While Linux 4.9 will be released in just a few weeks, the remaining Reiser4 file-system developers have just updated their code to support the Linux 4.8 stable kernel.
Reiser4 for Linux 4.8.0 is now available for those wanting to run this out-of-tree file-system on the current stable kernel. The Reiser4 kernel is now compatible with 4.8 and there is also a kernel oops fix when mounting forward-incompatible volumes, unneeded assertions were removed, some VFS changes were made, and there is now rename2 support.
What’s In Store for Unity 8 in Ubuntu 17.04 (And Beyond)
October’s release of Ubuntu 16.10 gave us our first real look at Unity 8 in its formative desktop guise.
But as we noted in our hands-on article at that time, Unity 8 on the desktop, while somewhat functional, offers a somewhat basic user experience.
A Couple New Vulnerabilities, Unity 8 Futures
Another day, another vulnerability; The Register today reported that a new local vulnerability that can allow someone root access. Hack A Day also reported on a bug, this one sounded so fun the way they explained it. Elsewhere, OMG!Ubuntu! and Phoronix previewed Unity coming attractions sourced from Ubuntu 17.04 UOS summit notes and DarkDuck gave Debian 8 a quick run-through.
The last look at Unity 8 gave users a bit of pause, but upcoming releases promise to be much improved. While focusing on a "full desktop experience," convergence is still the key word of the day. They plan to make Snaps more important and rely less on .debs (eventually removing them altogether), they want to move the apps scope and dash into an "app drawer." They hope to add multi-monitor support and implement full window management (app windows, dialog boxes, context menus, tool tips, and the like). OMG!Ubuntu! and Phoronix have more on that.
Unity 8 & All Snaps-Based Ubuntu Still Expected For 18.04 LTS
Today during the Ubuntu Online Summit for Ubuntu 17.04 was a convergence Q/A talk where Unity 8 and delivering a all-Snaps image (no Debian packages) were talked about for nearly one hour.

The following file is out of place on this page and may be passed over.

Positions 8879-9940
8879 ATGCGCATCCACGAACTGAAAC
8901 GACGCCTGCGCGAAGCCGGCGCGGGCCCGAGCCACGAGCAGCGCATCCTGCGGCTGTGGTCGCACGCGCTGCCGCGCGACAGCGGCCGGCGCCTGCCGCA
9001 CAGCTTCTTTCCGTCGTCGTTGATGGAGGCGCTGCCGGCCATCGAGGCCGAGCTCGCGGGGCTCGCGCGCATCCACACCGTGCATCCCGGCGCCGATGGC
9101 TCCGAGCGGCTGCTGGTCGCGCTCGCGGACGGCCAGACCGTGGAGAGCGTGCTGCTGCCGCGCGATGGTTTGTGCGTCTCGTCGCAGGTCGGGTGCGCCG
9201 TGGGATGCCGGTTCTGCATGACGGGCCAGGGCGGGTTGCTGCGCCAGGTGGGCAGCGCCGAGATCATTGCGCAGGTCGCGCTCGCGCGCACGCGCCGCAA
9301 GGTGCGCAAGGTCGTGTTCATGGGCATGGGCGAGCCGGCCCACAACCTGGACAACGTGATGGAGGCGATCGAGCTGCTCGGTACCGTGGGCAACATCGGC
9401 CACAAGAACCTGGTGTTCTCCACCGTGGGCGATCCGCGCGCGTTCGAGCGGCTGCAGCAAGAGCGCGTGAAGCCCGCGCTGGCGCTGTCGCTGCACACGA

That little green Android elf is everywhere this Black Friday 2016 shopping season to help retailers slash the price of tablets, phones and more running Google’s mobile operating system based on the Linux kernel.
Satisfying Enlightenment’s Launcher Appetite with Luncher
Ibar has been Enlightenment’s primary launcher for at least a decade. What it lacked in features it gained in simplicity. However, as Enlightenment has grown, ibar has seemingly stayed stagnant. I wasn’t surprised when Mike Blumenkrantz informed me this would be one of the focuses of my internship. From the depths of Enlightenment’s growling, starving stomach, Luncher was born.
A Walkthrough Of Enlightenment's New Launcher "Luncher"
Stephen Houston, an intern at Samsung's Open-Source Group, wrote Luncher under the direction of Mike Blumenkrantz to replace the 10+ years old "Ibar" launcher.
- xorg-server 1.19.0
X.Org Server 1.19.0 Officially Released, Coming Soon to a Linux Distro Near You
On November 15, 2016, X Window System developer Keith Packard was pleased to announce the release and immediate availability for download of the X.Org Server 1.19.0 display server for GNU/Linux distributions.